Archive for the ‘1st Time Buyers’ Category

ACCURATE MLS DATA OR???

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Real estate agents in Silicon Valley enter their “for sale” listings into the MLS Listings data base as soon as the Paperwork is signed.

These listings are immediately available for the public to see by signing on to MLS Listings.com. or at Realtor.com.

No paid for advertising or promotions, just 100% real time accurate data

The Zillows and Trulias of this world (and dozens of smaller Portals) buy this data from us and put it out on their flashy web sites in order to pull you in and sell you some of their “(For Profit”) services.

What they don’t tell you is that our MLS Listings data base is continually updated in real time as agents make additions and changes.

They can choose how often to update their sites and typically do so every 7 to 10 days.

This means you cannot assume that the information they provide is accurate.  

The information you get at MLS Listings.com, or Realtor.com is updated in real time and will always be accurate.

Your choice:

Free on a very well designed web site where the critical data is often out of date.

OR

Free on a less flashy but 100% accurate site.

HOME BUYERS QUESTIONS

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Absolute_Mortgage

Absolute_Mortgage (Photo credit: kathleenleavitt)

HOME BUYERS QUESTIONS

A recent study by THE INMAN GROUP showed that 90% of 1st Time Buyers felt they were well prepared when they started the home buying process. By the time they finished 56% said they should have known much more about the financial aspects of home buying.

The top problem areas were:

1. The Mortgage Selection options.

2. The Closing Escrow process, especially loan closing.

3. The Offer and negotiation process.

This supports my personal experience and justifies my firm policy of having a typically 2 hour initial meeting with new buyer clients to discuss these and a few similar areas. This allows us to deal with the probability that many hours spent on the Web has given them a toxic mix of good, wrong, ambiguous, and dangerous data, but no framework in which to analyze it.

The biggest single problem in my experience is the idea that house hunting should start with looking at houses.

WRONG

It should start with finding the optimal Mortgage FOR YOU based on your current circumstances and future plans.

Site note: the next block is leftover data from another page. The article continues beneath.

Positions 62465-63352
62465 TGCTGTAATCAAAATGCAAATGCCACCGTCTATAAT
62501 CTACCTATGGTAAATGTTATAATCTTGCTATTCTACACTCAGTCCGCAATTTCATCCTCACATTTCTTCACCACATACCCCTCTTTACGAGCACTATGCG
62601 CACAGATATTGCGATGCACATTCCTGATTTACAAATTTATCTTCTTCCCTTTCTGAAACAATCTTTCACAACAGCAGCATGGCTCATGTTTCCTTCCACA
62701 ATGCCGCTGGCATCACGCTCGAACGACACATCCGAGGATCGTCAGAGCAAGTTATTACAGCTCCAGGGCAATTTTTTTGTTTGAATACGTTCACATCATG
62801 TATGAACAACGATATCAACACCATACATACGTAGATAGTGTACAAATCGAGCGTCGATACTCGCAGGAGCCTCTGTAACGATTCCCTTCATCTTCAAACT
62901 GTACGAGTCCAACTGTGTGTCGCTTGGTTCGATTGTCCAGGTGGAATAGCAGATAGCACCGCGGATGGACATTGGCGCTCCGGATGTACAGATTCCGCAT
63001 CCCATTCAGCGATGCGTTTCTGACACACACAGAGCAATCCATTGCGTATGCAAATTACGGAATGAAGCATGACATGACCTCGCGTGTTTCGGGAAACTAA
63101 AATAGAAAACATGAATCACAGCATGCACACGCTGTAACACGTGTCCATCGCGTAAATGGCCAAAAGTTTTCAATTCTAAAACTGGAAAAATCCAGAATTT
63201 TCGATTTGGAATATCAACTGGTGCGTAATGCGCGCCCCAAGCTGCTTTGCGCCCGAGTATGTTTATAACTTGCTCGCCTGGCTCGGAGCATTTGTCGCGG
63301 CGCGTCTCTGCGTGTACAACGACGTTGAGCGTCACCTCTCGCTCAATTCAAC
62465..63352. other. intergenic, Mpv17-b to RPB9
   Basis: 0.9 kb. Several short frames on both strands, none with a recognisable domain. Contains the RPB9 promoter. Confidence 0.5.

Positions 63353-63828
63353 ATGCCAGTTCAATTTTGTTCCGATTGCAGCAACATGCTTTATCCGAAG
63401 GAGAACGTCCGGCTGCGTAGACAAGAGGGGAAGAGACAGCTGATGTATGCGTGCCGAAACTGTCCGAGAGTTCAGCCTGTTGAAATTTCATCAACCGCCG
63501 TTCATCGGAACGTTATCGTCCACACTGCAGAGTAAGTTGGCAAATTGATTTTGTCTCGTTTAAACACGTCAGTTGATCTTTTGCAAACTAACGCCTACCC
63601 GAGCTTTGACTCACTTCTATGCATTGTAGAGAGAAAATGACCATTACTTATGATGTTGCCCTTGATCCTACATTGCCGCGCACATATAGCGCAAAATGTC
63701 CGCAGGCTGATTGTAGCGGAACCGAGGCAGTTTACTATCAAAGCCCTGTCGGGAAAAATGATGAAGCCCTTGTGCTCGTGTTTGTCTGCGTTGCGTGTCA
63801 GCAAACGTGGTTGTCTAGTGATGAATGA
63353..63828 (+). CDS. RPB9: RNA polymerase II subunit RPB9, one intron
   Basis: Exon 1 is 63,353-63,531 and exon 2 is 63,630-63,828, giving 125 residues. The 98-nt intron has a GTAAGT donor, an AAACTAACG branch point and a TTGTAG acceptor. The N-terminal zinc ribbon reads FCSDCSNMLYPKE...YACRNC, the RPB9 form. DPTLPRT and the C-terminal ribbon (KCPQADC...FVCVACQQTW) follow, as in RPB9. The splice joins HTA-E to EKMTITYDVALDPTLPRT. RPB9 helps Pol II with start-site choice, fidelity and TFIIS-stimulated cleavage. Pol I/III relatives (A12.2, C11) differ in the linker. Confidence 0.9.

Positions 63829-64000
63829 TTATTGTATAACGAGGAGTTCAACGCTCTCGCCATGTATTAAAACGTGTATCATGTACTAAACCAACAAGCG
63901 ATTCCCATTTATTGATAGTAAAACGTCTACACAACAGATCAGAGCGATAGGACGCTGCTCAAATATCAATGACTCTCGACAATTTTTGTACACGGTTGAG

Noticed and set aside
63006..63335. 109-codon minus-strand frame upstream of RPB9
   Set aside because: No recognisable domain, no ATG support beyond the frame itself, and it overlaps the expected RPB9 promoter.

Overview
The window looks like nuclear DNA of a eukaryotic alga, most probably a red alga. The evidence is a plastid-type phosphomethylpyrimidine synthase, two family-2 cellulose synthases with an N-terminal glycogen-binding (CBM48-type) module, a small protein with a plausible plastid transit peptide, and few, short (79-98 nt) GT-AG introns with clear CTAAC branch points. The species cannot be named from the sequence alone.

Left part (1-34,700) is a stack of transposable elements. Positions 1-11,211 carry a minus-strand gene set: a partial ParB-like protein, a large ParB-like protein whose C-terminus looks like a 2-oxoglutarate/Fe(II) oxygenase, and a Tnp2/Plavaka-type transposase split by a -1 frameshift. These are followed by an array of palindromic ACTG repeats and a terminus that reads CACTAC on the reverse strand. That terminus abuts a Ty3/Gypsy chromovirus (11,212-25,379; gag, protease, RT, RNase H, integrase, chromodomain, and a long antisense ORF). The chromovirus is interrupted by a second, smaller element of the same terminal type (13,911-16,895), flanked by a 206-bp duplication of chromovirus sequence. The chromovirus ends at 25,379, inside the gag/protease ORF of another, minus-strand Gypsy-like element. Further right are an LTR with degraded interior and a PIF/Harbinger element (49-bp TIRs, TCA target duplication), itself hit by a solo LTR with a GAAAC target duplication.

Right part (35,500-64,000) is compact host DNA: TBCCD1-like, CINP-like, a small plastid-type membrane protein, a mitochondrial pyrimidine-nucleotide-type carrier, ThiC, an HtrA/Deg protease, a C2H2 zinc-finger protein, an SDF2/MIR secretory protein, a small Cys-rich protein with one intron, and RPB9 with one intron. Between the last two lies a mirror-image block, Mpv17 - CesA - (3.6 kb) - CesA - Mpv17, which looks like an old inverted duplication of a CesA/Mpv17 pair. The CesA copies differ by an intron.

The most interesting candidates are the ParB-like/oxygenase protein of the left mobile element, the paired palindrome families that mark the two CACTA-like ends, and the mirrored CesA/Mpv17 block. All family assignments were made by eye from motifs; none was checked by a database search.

When you have determined (accurately) how much you can afford and which type of mortgage is best suited for you, should you be using your valuable time to start viewing only homes which meet your parameters and pockets.

NOTE: It’s worth remembering that the 30 year fixed rate mortgage is seldom the best choice for the majority of buyers. However it is always the most expensive.

 

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API 2015

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We now know that API will no longer be updated, and will in fact be replaced from next year by a more valuable index.

Question is what will replace it for the missing year?

Latest I hear is that for one year only it will be by an index which will cause considerable misunderstanding in the minds of it’s users.

For one year only the index will be the average of the past 3 years API’s!!!

Because of the way API has always been measured 80% of all schools improved every year. Therefore the new score will be lower than 2014 as the calculation will include previous lower scores.

Home buyers checking out the schools which their children will be attending next year are almost certainly going to see that the “API” has gone down from it’s 2014 number.

We should hope that sanity is restored before this change is implemented but I’m not confident.

 

GOODBYE API

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Say farewell to the API as you know it. Welcome to new era of accountability, with at least a couple years of confusion in between. English: San Elijo Hills Middle School

 

The release Thursday of the results on the state’s Academic Performance Index marks the end of a decade of judging student performance based on test scores alone. Within three years, California will have moved to a very different system in which scores on the newly introduced Common Core assessments and other state standardized tests will be but one spectrum in the prism for evaluating schools and districts. 

 

There will be new, multiple measures that could include high school and middle school graduation rates, rates of absenteeism, reclassification of English learners, passage on Advanced Placement exams or a mix of other indicators.